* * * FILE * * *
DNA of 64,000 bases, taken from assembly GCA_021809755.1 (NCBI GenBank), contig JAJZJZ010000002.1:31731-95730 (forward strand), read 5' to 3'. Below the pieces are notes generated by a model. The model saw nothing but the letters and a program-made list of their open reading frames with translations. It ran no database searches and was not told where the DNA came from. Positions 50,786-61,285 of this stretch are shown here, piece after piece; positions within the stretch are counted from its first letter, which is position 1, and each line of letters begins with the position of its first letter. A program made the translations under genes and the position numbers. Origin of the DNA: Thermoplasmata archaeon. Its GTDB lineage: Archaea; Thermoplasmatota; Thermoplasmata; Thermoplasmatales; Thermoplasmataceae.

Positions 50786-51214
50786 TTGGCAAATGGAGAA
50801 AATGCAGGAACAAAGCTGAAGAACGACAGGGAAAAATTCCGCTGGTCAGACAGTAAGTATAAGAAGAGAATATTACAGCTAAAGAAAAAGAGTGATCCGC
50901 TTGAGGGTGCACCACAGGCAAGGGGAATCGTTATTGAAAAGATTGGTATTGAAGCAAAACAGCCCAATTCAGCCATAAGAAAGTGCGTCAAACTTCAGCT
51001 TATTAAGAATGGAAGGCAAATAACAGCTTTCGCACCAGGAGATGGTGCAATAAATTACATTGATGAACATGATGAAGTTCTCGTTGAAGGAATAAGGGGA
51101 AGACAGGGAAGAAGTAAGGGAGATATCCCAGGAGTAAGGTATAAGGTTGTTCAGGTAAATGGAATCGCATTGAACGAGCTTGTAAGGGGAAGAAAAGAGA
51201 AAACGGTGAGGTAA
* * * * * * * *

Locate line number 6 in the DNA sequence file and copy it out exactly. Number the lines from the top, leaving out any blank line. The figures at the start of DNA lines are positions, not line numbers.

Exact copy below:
51001 TATTAAGAATGGAAGGCAAATAACAGCTTTCGCACCAGGAGATGGTGCAATAAATTACATTGATGAACATGATGAAGTTCTCGTTGAAGGAATAAGGGGA